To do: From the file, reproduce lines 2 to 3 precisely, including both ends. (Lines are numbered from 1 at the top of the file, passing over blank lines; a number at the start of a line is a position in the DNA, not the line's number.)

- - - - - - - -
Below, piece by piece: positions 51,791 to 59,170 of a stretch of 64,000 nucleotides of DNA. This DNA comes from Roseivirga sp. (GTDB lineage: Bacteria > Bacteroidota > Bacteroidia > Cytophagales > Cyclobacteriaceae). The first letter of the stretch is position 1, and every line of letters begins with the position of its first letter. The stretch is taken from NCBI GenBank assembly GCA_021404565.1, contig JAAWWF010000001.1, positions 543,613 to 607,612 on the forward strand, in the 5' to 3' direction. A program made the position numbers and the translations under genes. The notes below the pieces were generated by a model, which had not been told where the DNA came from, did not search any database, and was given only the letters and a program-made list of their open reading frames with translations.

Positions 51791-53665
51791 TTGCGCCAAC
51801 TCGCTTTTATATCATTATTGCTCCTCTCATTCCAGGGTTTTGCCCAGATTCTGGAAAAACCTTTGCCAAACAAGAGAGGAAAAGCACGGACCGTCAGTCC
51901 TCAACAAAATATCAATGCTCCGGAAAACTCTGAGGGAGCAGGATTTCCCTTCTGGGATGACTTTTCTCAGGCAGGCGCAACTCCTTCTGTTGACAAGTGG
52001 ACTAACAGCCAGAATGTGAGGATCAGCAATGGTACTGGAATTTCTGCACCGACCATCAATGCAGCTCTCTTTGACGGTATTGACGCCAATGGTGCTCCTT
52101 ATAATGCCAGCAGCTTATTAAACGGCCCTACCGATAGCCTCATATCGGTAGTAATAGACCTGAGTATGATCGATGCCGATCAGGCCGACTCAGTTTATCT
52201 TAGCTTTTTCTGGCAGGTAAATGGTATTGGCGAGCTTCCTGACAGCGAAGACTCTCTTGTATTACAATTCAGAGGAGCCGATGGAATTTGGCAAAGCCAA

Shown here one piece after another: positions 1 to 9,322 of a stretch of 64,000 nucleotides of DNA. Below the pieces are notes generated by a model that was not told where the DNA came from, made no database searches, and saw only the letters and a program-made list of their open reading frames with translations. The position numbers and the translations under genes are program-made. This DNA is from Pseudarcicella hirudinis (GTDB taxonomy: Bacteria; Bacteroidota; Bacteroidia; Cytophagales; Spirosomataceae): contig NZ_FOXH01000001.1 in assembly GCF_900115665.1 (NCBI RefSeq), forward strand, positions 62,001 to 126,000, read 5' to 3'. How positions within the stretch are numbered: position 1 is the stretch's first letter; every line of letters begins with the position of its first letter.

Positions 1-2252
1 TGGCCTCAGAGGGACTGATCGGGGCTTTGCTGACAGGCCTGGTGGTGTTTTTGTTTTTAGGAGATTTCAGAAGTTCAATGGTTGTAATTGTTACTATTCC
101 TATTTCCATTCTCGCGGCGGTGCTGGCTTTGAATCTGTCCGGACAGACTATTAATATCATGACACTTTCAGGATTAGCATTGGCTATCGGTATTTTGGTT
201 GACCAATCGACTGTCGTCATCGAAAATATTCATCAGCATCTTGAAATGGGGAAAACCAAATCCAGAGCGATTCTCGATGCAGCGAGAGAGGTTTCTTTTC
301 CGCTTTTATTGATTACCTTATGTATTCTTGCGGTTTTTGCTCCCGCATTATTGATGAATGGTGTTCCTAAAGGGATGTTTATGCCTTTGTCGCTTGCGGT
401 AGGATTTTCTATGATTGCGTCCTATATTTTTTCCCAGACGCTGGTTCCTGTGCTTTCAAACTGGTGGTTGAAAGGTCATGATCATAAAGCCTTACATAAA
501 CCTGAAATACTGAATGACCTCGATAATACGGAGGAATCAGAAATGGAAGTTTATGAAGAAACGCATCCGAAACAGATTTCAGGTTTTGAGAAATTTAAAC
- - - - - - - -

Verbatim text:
Positions 51791-53665
51791 TTGCGCCAAC